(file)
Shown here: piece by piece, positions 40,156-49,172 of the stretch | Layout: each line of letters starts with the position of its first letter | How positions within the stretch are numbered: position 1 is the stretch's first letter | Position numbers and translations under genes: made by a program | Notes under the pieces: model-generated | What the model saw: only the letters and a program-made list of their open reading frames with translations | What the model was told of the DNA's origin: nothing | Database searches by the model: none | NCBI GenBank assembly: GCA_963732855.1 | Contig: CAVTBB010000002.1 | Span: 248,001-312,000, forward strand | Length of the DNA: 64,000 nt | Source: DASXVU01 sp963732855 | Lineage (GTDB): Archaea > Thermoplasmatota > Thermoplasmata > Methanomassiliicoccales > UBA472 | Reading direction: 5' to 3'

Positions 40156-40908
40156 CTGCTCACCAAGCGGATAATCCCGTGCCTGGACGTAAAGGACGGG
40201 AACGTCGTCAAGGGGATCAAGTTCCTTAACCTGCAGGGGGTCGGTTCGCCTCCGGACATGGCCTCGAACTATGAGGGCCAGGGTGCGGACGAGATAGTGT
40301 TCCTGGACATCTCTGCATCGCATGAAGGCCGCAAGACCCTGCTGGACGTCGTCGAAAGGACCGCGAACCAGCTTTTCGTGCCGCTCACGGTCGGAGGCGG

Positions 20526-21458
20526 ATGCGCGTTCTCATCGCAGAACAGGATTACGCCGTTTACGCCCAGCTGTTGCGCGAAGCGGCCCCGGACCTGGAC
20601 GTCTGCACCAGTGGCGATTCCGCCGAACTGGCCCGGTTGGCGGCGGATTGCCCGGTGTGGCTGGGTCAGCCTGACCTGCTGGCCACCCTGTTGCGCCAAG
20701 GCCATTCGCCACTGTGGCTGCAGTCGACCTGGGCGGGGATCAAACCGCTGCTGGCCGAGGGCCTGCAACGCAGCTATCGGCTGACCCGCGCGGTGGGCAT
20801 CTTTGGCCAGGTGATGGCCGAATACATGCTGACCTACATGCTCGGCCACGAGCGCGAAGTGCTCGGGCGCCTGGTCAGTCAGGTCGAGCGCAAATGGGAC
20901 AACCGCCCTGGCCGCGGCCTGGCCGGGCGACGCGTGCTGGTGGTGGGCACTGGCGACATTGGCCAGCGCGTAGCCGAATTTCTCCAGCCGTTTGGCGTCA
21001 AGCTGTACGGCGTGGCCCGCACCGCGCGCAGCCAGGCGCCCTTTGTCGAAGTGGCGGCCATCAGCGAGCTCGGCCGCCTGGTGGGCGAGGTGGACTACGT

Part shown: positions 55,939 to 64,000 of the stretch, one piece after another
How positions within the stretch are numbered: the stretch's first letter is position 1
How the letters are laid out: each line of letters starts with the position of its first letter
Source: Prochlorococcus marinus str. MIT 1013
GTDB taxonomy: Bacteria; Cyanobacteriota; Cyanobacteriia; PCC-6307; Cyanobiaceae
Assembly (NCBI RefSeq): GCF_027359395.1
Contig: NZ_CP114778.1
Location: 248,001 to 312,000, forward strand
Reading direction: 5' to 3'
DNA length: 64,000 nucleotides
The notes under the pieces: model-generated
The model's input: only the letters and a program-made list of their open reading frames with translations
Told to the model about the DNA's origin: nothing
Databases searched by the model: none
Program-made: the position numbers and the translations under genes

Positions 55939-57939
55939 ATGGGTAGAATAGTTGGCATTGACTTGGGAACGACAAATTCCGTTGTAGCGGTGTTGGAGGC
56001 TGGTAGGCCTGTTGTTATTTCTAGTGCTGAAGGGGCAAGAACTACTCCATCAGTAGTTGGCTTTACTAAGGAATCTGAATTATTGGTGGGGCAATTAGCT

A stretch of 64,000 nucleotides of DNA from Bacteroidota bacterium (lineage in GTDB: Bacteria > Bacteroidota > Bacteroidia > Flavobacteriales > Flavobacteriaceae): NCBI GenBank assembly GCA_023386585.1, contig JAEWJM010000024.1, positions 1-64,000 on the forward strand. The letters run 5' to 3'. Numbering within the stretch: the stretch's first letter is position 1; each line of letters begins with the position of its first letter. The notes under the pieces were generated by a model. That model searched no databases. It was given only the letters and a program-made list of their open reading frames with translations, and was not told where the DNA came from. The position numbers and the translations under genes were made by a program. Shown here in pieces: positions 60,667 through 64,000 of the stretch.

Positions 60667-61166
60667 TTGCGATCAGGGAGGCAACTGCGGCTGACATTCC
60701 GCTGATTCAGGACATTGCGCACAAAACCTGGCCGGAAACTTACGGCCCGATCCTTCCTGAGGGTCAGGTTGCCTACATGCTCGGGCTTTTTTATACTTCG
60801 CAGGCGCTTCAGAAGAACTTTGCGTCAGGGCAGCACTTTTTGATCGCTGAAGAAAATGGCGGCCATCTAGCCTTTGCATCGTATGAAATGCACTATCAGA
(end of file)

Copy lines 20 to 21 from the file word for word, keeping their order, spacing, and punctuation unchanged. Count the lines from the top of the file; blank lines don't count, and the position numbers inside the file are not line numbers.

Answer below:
Location: 248,001 to 312,000, forward strand
Reading direction: 5' to 3'